Types of studies
Randomized control trials (RCTs) that focus on the comparison of Baska mask and i-gel in patients undergoing elective procedures will be included. This review will be limited to RCTs. Only studies available in English or English translation will be included. If appropriate studies are not available in English, the author(s) will be contacted to seek an English translation. There will be no date restriction on studies.
The proposed review will be conducted in accordance with JBI methodology for systematic reviews of effectiveness.18-20 The title for this protocol has been registered with PROSPERO (CRD42020168774).
The search strategy will aim to retrieve both published and unpublished studies. An initial limited search of MEDLINE, Embase, the Cochrane Library, Web of Science, ClinicalTrials.gov, OpenGrey, and ProQuest Dissertations and Theses was undertaken to identify articles on the topic. The text words contained in the titles and abstracts of relevant articles, and the index terms used to describe the articles were used to develop a full search strategy for MEDLINE (Ovid; see Appendix I). The search strategy, including all identified keywords and index terms, will be adapted for each included information source. The reference lists of all studies selected for critical appraisal will be screened for additional studies.
The databases to be searched will include MEDLINE (Ovid), Embase, the Cochrane Library, and Web of Science. The trial register to be searched will be ClinicalTrials.gov. The search for unpublished studies will include OpenGrey and ProQuest Dissertations and Theses.
Following the search, all identified citations will be collated and uploaded into EndNote, version X9.2 (Clarivate Analytics, PA, USA) and subsequent duplicates will be removed. Titles and abstracts will then be screened by two independent reviewers for assessment against the inclusion criteria for the review. Potentially relevant studies will be retrieved in full and their citation details imported into the JBI System for the Unified Management, Assessment and Review of Information (JBI SUMARI; JBI, Adelaide, Australia). The full text of selected citations will be assessed in detail according to the inclusion criteria by two independent reviewers. Reasons for exclusion of full-text studies that do not meet the inclusion criteria will be recorded and reported in the systematic review. Any disagreements that arise between the reviewers at each stage of the study selection process will be resolved through discussion or with a third reviewer. The results of the search will be reported in full in the final systematic review and presented in a Preferred Reporting Items for Systematic Reviews and Meta-analyses (PRISMA) flow diagram.21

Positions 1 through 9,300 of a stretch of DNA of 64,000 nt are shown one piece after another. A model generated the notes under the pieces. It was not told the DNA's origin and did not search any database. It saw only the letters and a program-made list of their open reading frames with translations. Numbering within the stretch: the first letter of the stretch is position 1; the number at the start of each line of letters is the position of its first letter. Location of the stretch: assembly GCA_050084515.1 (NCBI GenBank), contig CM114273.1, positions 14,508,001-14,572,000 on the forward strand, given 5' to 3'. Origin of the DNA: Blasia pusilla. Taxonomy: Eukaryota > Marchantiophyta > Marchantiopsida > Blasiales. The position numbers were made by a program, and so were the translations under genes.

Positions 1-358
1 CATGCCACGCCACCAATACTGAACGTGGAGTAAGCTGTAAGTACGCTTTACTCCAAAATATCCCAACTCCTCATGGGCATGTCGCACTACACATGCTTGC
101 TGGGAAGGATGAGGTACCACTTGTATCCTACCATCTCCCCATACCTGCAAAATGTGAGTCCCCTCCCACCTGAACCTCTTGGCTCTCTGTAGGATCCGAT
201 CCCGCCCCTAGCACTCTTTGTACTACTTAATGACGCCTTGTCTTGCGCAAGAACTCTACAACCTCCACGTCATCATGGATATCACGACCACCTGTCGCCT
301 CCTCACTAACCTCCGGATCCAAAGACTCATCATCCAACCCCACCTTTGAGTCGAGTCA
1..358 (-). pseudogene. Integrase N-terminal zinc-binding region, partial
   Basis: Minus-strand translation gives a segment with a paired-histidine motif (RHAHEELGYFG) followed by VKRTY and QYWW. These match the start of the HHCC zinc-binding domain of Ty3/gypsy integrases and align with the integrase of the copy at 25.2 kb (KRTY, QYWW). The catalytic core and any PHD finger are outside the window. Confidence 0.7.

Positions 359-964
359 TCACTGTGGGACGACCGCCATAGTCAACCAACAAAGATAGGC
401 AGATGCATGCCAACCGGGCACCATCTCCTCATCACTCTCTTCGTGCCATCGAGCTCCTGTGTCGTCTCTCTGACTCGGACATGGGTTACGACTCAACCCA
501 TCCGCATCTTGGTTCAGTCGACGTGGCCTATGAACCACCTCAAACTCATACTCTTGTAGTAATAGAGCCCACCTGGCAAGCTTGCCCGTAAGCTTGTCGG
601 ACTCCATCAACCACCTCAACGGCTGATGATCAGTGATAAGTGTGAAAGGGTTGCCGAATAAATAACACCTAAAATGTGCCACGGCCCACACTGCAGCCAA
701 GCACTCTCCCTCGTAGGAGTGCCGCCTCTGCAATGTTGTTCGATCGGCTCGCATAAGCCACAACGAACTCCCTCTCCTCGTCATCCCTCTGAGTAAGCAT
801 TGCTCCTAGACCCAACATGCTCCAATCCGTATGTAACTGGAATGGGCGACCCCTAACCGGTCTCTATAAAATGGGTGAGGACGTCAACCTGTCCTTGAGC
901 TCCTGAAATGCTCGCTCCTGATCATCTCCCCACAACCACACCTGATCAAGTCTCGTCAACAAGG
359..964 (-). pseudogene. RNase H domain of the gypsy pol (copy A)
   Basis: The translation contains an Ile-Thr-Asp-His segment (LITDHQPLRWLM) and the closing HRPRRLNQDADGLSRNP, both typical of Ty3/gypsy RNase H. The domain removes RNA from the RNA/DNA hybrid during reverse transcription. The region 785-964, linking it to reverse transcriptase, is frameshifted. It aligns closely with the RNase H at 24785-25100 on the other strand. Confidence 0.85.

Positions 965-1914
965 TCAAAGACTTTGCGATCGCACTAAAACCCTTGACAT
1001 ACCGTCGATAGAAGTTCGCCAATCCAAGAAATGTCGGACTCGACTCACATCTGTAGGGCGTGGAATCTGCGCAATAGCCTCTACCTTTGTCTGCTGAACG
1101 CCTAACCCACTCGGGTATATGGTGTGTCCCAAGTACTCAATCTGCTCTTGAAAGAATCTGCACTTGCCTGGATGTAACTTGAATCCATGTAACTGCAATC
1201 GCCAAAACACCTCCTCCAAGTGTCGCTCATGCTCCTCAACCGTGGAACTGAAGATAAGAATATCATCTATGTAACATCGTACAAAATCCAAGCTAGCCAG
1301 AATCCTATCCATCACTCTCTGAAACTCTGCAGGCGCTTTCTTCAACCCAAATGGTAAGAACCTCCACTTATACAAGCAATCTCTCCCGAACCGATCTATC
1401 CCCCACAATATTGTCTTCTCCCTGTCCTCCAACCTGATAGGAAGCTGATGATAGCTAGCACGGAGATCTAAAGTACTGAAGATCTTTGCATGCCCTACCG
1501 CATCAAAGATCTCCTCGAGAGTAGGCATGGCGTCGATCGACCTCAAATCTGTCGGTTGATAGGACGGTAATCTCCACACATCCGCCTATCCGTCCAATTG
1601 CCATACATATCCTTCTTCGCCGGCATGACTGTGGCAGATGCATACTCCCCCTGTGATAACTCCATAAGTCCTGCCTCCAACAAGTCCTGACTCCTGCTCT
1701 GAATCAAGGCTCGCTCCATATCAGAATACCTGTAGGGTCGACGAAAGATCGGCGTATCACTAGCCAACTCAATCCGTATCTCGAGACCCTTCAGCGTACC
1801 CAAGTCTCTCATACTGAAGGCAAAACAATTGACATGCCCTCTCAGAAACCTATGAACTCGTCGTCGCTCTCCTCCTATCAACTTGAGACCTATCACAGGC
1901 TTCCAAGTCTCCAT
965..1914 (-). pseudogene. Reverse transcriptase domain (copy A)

Assessment of methodological quality
Selected studies will be critically appraised by two independent reviewers at the study level for methodological quality in the review using the JBI standardized critical appraisal instrument for RCTs.20 Any disagreements that arise will be resolved through discussion or with a third reviewer.
All included studies, regardless of the results of their methodological quality, will undergo data extraction and synthesis (where possible). Critical appraisal results will be included in tabular and narrative formats.